Publisher: Farrar, Straus and Giroux, New York, 2013
By the author of Sharp Teeth, a novel of love, spies, and witches in 1950s Paris—and a cop turned into a flea
Will is a young American ad executive in Paris. Except his agency is a front for the CIA. It’s 1959 and the cold war is going strong. But Will doesn’t think he’s a warrior—he’s just a good-hearted Detroit ad guy who can’t seem to figure out Parisian girls.
Zoya is a beautiful young woman wandering les boulevards, sad-eyed, coming off a bad breakup. In fact, she impaled her ex on a spike. Zoya, it turns out, has been a beautiful young woman for hundreds of years; she and her far more traditionally witchy-looking companion, Elga, have been thriving unnoticed in the bloody froth of Europe’s wars.
Inspector Vidot is a hardworking Paris police detective who cherishes quiet nights at home. But when he follows a lead from a grisly murder to the abode of an ugly old woman, he finds himself turned into a flea.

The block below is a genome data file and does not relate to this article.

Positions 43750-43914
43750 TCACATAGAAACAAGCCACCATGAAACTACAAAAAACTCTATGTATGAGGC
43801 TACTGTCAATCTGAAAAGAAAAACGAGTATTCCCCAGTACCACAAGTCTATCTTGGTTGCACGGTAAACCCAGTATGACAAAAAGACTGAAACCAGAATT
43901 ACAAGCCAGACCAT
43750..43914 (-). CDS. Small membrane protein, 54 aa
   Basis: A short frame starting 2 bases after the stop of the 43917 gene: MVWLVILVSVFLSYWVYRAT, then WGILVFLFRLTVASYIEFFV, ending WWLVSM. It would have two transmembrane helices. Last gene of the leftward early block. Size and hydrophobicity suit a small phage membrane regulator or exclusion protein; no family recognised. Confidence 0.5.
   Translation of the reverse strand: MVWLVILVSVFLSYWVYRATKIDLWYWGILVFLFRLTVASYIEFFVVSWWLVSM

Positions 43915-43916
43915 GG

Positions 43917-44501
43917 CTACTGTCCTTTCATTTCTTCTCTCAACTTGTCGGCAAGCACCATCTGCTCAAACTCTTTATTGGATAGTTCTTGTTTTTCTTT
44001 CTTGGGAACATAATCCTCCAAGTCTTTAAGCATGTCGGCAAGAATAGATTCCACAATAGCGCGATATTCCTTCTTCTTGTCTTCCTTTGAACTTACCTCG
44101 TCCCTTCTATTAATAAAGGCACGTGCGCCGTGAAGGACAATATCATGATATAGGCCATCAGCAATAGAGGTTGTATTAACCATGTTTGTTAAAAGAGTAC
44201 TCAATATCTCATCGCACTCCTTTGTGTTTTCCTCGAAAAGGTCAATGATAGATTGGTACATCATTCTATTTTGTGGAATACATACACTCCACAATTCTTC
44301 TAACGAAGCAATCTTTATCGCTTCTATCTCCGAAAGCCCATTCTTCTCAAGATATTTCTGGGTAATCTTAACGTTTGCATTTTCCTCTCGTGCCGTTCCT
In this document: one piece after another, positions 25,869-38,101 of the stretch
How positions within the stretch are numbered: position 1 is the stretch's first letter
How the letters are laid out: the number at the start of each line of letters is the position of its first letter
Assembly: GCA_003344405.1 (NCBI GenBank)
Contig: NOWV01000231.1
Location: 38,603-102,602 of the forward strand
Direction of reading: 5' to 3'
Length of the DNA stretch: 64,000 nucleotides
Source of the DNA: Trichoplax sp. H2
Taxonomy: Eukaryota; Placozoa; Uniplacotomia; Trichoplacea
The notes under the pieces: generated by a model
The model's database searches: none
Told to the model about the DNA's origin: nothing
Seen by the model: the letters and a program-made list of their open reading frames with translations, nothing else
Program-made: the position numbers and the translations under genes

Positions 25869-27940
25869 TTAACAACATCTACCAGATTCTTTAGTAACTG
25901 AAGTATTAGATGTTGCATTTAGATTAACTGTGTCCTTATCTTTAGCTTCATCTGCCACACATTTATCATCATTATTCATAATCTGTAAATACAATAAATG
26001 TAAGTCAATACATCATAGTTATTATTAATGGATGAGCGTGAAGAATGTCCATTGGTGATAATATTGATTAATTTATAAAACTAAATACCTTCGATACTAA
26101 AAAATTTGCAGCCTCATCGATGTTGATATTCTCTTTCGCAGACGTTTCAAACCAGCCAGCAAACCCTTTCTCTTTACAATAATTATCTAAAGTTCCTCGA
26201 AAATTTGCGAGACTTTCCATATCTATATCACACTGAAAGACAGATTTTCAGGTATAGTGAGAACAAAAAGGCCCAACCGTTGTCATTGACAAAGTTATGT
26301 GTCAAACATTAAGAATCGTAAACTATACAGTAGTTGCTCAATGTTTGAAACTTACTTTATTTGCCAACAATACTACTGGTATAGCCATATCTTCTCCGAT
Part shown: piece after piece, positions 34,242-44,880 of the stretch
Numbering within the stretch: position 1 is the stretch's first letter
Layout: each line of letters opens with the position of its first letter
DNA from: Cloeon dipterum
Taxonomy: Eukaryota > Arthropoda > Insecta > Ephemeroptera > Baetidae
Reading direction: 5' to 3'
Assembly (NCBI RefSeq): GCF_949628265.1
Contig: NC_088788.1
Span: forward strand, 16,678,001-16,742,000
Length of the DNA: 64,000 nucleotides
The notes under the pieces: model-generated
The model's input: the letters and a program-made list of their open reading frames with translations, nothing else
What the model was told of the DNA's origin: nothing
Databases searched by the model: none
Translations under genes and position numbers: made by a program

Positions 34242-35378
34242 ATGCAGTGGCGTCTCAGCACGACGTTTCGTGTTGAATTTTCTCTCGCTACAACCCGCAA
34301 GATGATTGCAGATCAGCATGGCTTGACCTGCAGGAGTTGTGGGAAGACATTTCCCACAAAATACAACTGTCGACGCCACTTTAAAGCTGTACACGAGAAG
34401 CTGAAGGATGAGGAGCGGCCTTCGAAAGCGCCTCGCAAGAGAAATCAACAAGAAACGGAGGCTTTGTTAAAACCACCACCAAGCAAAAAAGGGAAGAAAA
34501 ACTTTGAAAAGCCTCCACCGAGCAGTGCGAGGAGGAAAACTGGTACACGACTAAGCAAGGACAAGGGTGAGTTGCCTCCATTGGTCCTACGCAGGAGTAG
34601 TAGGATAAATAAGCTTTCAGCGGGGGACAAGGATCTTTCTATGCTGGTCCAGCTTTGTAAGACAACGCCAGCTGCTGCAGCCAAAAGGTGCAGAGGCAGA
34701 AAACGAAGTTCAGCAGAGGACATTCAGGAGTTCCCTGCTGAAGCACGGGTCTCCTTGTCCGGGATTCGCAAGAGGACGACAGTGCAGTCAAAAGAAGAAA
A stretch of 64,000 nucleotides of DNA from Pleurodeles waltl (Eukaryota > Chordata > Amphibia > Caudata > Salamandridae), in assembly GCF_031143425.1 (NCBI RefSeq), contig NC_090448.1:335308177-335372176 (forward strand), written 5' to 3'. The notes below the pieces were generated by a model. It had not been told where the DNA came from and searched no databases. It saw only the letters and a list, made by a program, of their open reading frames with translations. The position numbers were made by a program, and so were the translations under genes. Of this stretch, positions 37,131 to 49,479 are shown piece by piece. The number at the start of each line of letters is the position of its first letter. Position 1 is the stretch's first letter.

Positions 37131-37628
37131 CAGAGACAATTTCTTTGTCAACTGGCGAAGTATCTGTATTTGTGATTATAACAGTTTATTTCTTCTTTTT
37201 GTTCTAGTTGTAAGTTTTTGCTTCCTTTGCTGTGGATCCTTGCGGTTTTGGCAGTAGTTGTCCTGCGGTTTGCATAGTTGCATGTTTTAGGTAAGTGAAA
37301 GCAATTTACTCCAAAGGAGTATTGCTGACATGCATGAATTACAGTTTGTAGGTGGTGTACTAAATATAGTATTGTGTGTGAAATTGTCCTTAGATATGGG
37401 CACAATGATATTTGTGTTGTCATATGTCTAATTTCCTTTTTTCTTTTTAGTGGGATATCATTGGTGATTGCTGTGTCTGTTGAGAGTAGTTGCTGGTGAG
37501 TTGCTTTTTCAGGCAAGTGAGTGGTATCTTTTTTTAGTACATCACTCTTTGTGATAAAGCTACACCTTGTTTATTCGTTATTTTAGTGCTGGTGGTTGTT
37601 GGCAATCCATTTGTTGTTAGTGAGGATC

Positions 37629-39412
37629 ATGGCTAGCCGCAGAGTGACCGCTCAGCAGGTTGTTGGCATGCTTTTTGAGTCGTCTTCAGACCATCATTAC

Oliver is a patrician, fun-loving American who has come to Paris to start a literary journal with the help of friends in D.C. who ask a few favors in return. He’s in well over his head, but it’s nothing that a cocktail can’t fix. Right?
Add a few chance encounters, a chorus of some more angry witches, a strung-out jazzman or two, a weaponized LSD program, and a cache of rifles buried in the Bois de Bologne—and that’s a novel! But while Toby Barlow’s Babayaga may start as just a joyful romp though the City of Light, it quickly grows into a daring, moving exploration of love, mortality, and responsibility.